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Old 05-27-2017, 02:41 PM
 
Location: SF Bay Area
7,653 posts, read 5,640,644 times
Reputation: 7500
Quote:
Originally Posted by DallastoChicagotoKC View Post
This is kind of silly. First, true potheads generally aren't going to fall into the category of talented, smart, motivated people that are part of the brain drain we're talking about. Second, plenty of people who love urban environments are great contributors to society. I'd like to think I'm one of them. Third, I'll give you an example. I moved to KC in high school (then left for 20 years and returned recently, and begrudgingly). Many, many of the people I hung around with who were in the top part of my graduating class moved away from KC and either never returned or were like me and returned only after 10, 15 or 20 years to be near family. That's the problem we're talking about. They didn't all move to urban utopias. Some did. Some went to places like Atlanta, Charlotte, several Texas cities. Point being that many of them went to dynamic cities, whether large or small. It's a shame KC couldn't retain them. I get that some people could care less about living in a dynamic city. But young professionals are most likely to care about that sort of thing. And losing those people to other cities is bad for KC Metro's economy and its tax base.
Whether you realize it or not, what you're really saying here is that people's perspectives evolve as they mature. And, for many, maturity shines a light on the good thing they had in their youth, but didn't recognize.

What's "kind of silly" is to think that Kansas City's life quality would be improved by those whose influence would turn it into San Francisco or Jersey City and destroy it's airport in the process.
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Old 05-27-2017, 03:02 PM
 
482 posts, read 216,358 times
Reputation: 1182
Quote:
Originally Posted by dallasgoldrush View Post
The Brain Drain Gods have not been kind to KC. They placed Denver to the west of the city, Dallas and Houston to the south of the city, Atlanta to the southeast, Chicago to the northeast and Minneapolis to the north. I get the impression all of these places take more professionals from Kansas City than they give to it.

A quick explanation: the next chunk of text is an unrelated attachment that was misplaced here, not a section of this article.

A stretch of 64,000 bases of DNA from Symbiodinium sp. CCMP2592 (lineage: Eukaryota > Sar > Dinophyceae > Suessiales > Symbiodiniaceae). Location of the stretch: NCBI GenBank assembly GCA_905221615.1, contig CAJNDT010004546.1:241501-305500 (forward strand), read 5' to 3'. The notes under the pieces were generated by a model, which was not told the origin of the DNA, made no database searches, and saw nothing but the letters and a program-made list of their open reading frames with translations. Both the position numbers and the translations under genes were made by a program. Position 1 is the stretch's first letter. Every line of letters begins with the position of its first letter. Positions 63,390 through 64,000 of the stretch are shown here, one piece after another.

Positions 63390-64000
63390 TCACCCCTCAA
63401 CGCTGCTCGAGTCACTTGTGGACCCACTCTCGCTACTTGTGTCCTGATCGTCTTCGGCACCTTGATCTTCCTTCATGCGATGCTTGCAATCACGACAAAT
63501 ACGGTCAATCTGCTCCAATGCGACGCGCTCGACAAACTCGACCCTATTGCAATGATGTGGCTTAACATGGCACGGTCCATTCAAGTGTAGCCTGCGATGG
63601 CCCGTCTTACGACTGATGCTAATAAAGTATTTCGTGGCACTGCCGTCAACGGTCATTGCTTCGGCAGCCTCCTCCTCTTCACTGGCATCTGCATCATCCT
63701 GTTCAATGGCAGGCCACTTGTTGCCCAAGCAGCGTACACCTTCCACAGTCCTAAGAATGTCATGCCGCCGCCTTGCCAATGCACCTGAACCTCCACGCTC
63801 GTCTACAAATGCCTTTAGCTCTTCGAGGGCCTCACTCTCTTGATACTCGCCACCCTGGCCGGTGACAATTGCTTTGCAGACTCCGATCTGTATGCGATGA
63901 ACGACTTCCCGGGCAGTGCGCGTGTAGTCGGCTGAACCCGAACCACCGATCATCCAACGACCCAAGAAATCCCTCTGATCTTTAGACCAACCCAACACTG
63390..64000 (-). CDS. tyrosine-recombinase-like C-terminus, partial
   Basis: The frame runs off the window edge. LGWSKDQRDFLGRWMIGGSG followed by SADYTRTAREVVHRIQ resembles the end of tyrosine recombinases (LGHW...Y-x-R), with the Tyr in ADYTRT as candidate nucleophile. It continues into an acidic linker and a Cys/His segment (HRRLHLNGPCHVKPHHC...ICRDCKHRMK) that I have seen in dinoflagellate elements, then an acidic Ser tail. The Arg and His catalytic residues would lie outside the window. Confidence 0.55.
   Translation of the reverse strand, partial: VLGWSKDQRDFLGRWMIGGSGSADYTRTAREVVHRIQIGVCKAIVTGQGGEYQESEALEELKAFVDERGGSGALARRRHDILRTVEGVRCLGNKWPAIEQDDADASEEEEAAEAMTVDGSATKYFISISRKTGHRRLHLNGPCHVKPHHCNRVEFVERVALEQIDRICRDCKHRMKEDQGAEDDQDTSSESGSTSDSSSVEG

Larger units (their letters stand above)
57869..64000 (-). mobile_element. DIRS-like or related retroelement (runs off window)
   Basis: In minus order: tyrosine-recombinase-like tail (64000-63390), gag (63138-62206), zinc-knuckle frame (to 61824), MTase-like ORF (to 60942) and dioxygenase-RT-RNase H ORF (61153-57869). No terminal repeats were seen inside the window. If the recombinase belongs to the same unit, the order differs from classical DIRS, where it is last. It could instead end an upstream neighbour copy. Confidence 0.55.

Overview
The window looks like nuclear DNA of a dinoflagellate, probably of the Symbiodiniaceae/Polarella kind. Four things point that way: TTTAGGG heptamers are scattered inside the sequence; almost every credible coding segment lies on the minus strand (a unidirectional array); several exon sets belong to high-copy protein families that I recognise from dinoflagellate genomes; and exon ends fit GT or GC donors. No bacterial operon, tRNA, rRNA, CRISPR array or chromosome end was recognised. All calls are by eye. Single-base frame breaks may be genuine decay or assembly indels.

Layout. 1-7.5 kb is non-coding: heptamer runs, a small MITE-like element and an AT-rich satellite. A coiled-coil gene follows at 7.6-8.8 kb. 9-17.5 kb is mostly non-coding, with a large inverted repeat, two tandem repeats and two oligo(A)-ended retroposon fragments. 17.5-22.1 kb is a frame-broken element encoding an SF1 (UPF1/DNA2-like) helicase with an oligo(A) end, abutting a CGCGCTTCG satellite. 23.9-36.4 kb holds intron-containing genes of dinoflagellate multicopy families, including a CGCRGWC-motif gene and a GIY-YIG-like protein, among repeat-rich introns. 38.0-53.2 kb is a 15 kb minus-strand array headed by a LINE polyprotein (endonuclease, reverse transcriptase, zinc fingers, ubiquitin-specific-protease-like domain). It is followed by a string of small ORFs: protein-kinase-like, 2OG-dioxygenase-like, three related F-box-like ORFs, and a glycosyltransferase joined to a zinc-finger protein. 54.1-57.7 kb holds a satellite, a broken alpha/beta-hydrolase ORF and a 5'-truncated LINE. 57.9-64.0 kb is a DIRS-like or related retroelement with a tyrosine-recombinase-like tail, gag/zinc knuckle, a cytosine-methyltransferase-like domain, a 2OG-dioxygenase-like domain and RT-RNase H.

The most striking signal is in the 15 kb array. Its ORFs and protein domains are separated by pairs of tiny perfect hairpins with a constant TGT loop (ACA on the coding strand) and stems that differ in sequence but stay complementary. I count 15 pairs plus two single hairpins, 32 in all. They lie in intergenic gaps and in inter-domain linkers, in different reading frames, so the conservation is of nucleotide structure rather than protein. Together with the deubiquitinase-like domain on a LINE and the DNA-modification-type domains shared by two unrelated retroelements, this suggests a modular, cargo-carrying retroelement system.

Quote:
Originally Posted by CrownVic95 View Post
It all depends on your perspective. The kind of brains that move to Denver to smoke pot or find their urban "density" utopias in Boston, DC, or San Francisco KC can do without.
Specifically I was referring to the "kind of brains" that generate economic development, contribute to the tax base, and invest in cultural institutions either through philanthropy or patronage. For example, Seattle's probably very happy that Bill Gates relocated to his hometown during the early years of Microsoft. Look at what it's done for the area since -- it has catapulted Seattle into a high-tech hub when it had little other reason to become one.

There are numerous other examples. The Bay Area isn't bothered that Mark Zuckerberg set up shop there. Dallas more than welcomes the jobs and amenities Mark Cuban has brought to the area. And I imagine Northwest Arkansas appreciates the Waltons.

I guess to each his own, but to be indifferent about attracting or keeping young professionals because they're possibly not fully mature, or because they may eventually cause the area to become more urban/dense -- that's a self-harming position in my opinion.
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Old 05-27-2017, 03:21 PM
 
16 posts, read 7,839 times
Reputation: 13
KC is growing at a nice controlled rate. I think it is a hidden gem and will boom sometime in next 20 years. If investments like the Trolie keep coming property values will sky rocket.